The everyday life of each of us is becoming more and more digital, so it is not surprising that collectors have decided to use online art galleries. But how is the market evolving?
According to the report TEFAF, written in the context of what is considered to be one of the world’s major art and antiques exhibitions, the artwork sales via Internet are growing, especially among the so-called Millennials, and young people born between 1980 and 2000.
How are the data collected? Basically, since 2002, TEFAF – The European Fine Art Foundation has been involved in an independent research program conducted within the art market. This is a privileged monitoring centre, since it can benefit from both, the data collected during the Fair organized every year in Maastricht (and which is considered one of the most important in the world), and the collaboration with the Maastricht Center of Arts and Culture, Conservation and Heritage (MACCH) of the local university. Also, in 2017, the partnership with Invaluable (one of the largest companies that deal with online art sales), has provided data on the e-commerce to complement those on online auctions.
The art market on the web: artists, auctions, online art galleries
Through the special focus that the TEFAF report dedicates to online collecting, we learn that e-commerce is slowly but inexorably changing the art market.
Collectors rely on increasingly technological means to search for information, increase and even manage their own collection. The artists perform an effective and continuous online promotion without having to find an intermediary (whether it is a merchant, an agent or a gallery owner).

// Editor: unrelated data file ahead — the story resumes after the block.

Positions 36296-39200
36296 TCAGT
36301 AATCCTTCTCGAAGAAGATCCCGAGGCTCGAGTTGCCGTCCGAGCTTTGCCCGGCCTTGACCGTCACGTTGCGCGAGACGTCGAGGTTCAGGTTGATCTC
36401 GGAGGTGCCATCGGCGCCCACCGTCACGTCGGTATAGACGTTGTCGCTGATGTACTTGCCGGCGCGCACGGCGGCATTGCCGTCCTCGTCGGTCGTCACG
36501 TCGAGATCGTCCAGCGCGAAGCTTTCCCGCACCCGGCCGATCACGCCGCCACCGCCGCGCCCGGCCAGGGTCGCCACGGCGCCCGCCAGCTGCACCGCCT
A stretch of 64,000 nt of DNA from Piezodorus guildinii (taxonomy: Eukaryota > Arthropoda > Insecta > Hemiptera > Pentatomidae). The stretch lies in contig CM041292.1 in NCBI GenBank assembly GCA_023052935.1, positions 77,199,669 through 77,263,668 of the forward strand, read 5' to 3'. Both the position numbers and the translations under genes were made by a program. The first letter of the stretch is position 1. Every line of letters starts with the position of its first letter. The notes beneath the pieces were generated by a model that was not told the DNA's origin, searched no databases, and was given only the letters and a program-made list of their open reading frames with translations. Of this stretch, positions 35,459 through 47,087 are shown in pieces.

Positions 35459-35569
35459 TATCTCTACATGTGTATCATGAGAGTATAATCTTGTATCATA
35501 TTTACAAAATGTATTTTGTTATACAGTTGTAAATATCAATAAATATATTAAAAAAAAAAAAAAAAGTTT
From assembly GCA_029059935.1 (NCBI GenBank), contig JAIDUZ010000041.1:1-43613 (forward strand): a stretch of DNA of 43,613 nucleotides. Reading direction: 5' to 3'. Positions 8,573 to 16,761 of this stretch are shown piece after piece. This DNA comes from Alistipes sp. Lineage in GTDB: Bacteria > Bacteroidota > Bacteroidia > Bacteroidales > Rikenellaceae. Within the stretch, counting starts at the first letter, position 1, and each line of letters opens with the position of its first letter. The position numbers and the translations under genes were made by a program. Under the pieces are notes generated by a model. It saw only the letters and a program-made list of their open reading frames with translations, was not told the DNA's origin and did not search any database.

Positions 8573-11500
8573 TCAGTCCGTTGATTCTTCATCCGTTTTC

But the Internet has also become more institutional: currently about 8% of art auction sales takes place online, as well as 4% of art dealers (for the amount of 26 billion dollars of online revenue) and the growth of the overall turnover of about 19% that can be assumed from the TEFAF data collected among merchants of ancient and modern artworks and antiquities.
A survey submitted to about 600 operators in the sector (art dealers and antiquities) showed that 65% of them have an online presence, that is to expand their audience and increase sales.
There is also a large group of online galleries that have chosen not to have an offline business presence, such as: ArtStar, in the United States, which represents about 100 artists, Artfuly in Switzerland, with 130 artists, Riot Contemporary, based in France and its 30 artists using an external sales partner. 70% of their collectors are under the age of 30.